"Oh, in that case," she said with assumed deliberateness, and he
could have sworn to the roguish gleam, "in that case, since you are
willing to consider my offer, let me make a few remarks. In the
first place, you needn't sneer at adventure when you are living it
yourself; and you were certainly living it when I found you first,
down with fever on a lonely plantation with a couple of hundred
wild cannibals thirsting for your life. Then I came along--"

"And what with your arriving in a gale," he broke in, "fresh from
the wreck of the schooner, landing on the beach in a whale-boat
full of picturesque Tahitian sailors, and coming into the bungalow
with a Baden-Powell on your head, sea-boots on your feet, and a
whacking big Colt's dangling on your hip--why, I am only too ready
to admit that you were the quintessence of adventure."

"Very good," she cried exultantly. "It's mere simple arithmetic--
the adding of your adventure and my adventure together. So that's
settled, and you needn't jeer at adventure any more. Next, I don't
think there was anything romantic in Tudor's attempting to kiss me,
nor anything like adventure in this absurd duel. But I do think,
now, that it was romantic for you to fall in love with me. And
finally, and it is adding romance to romance, I think . . . I think
I do love you, Dave--oh, Dave!"

The last was a sighing dove-cry as he caught her up in his arms and
pressed her to him.

"But I don't love you because you played the fool to-day," she
whispered on his shoulder. "White men shouldn't go around killing
each other."

"Then why do you love me?" he questioned, enthralled after the
manner of all lovers in the everlasting query that for ever has
remained unanswered.

"I don't know--just because I do, I guess. And that's all the
satisfaction you gave me when we had that man-talk. But I have
been loving you for weeks--during all the time you have been so
deliciously and unobtrusively jealous of Tudor."

"Yes, yes, go on," he urged breathlessly, when she paused.

"I wondered when you'd break out, and because you didn't I loved
you all the more. You were like Dad, and Von. You could hold
yourself in check. You didn't make a fool of yourself."

"Not until to-day," he suggested.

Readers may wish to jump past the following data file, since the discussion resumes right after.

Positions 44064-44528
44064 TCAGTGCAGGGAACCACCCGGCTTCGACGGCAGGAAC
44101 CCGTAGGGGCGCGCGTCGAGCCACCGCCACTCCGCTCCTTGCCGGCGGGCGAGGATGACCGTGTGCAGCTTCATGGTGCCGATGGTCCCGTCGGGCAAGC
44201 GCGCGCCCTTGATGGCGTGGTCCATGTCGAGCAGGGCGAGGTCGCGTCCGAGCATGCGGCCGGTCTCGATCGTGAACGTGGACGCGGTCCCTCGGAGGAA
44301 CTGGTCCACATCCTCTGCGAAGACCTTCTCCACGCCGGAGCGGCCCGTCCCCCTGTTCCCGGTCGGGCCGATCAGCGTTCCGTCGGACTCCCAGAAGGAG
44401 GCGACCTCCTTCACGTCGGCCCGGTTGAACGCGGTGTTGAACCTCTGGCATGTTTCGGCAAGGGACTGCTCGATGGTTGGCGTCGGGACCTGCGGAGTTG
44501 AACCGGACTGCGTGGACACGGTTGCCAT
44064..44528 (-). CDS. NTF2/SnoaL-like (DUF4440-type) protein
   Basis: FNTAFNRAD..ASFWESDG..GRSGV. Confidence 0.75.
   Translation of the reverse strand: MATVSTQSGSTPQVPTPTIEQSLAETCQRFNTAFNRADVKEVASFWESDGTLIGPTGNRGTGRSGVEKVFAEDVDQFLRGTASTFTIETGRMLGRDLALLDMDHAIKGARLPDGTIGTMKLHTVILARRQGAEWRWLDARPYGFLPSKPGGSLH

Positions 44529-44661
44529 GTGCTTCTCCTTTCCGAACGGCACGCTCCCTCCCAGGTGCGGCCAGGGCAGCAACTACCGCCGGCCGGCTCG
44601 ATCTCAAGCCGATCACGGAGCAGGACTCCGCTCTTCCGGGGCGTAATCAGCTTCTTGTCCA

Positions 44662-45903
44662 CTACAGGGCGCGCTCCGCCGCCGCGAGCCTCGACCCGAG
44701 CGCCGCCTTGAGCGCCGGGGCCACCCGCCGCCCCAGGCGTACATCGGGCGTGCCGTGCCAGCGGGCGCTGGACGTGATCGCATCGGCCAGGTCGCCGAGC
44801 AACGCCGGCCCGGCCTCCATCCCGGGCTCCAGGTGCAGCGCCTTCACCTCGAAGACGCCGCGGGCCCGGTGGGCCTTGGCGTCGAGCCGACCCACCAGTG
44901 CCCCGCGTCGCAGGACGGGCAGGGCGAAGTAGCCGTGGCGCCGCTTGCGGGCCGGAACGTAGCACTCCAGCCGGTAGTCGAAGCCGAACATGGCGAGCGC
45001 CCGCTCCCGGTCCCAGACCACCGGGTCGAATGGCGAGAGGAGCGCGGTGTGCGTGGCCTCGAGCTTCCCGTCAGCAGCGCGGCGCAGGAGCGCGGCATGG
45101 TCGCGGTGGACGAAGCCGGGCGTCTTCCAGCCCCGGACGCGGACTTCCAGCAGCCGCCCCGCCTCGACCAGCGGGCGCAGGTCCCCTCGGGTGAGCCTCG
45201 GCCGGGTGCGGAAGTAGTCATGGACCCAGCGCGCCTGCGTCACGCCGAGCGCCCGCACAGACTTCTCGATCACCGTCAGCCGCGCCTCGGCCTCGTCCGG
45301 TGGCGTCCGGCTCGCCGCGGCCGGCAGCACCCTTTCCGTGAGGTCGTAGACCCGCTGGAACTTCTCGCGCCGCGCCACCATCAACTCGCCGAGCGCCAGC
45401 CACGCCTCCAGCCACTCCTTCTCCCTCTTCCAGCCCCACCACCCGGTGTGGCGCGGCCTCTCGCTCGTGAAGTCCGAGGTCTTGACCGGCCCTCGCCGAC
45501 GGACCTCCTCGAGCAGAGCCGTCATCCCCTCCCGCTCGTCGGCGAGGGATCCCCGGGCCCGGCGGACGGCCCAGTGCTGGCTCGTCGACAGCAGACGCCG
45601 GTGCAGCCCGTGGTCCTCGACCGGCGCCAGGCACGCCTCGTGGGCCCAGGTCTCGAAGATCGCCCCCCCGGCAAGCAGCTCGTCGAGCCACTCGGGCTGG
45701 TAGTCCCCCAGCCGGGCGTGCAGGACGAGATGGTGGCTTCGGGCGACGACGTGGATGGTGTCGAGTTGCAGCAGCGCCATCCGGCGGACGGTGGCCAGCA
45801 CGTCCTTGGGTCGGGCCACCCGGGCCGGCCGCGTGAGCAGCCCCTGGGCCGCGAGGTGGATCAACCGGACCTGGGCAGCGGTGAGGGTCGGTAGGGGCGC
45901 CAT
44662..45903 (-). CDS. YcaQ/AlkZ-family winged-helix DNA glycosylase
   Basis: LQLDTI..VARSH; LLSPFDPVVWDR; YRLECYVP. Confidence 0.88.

"Yes, and I loved you for that, too. It was about time. I began
to think you were never going to bring up the subject again. And
now that I have offered myself you haven't even accepted."

With both hands on her shoulders he held her at arm's-length from
him and looked long into her eyes, no longer cool but seemingly
pervaded with a golden flush. The lids drooped and yet bravely did
not droop as she returned his gaze. Then he fondly and solemnly
drew her to him.

"And how about that hearth and saddle of your own?" he asked, a
moment later.

"I well-nigh won to them. The grass house is my hearth, and the
Martha my saddle, and--and look at all the trees I've planted, to
say nothing of the sweet corn. And it's all your fault anyway. I
might never have loved you if you hadn't put the idea into my

"There's the Nongassla coming in around the point with her boats
out," Sheldon remarked irrelevantly. "And the Commissioner is on
board. He's going down to San Cristoval to investigate that
missionary killing. We're in luck, I must say."

"I don't see where the luck comes in," she said dolefully. "We
ought to have this evening all to ourselves just to talk things
over. I've a thousand questions to ask you."

"And it wouldn't have been a man-talk either," she added.

"But my plan is better than that." He debated with himself a
moment. "You see, the Commissioner is the one official in the
islands who can give us a license. And--there's the luck of it--
Doctor Welshmere is here to perform the ceremony. We'll get
married this evening."

Joan recoiled from him in panic, tearing herself from his arms and
going backward several steps. He could see that she was really

"I . . . I thought . . ." she stammered.

Then, slowly, the change came over her, and the blood flooded into
her face in the same amazing blush he had seen once before that
day. Her cool, level-looking eyes were no longer level-looking nor
cool, but warmly drooping and just unable to meet his, as she came
toward him and nestled in the circle of his arms, saying softly,
almost in a whisper, -

"I am ready," Dave."


{1} Eaten.

{2} Food.

{3} Mary--beche-de-mer English for woman.

{4} Ngari-ngari--literally "scratch-scratch"--a vegetable skin-
poisoning that, while not serious, is decidedly uncomfortable.

{5} Paddle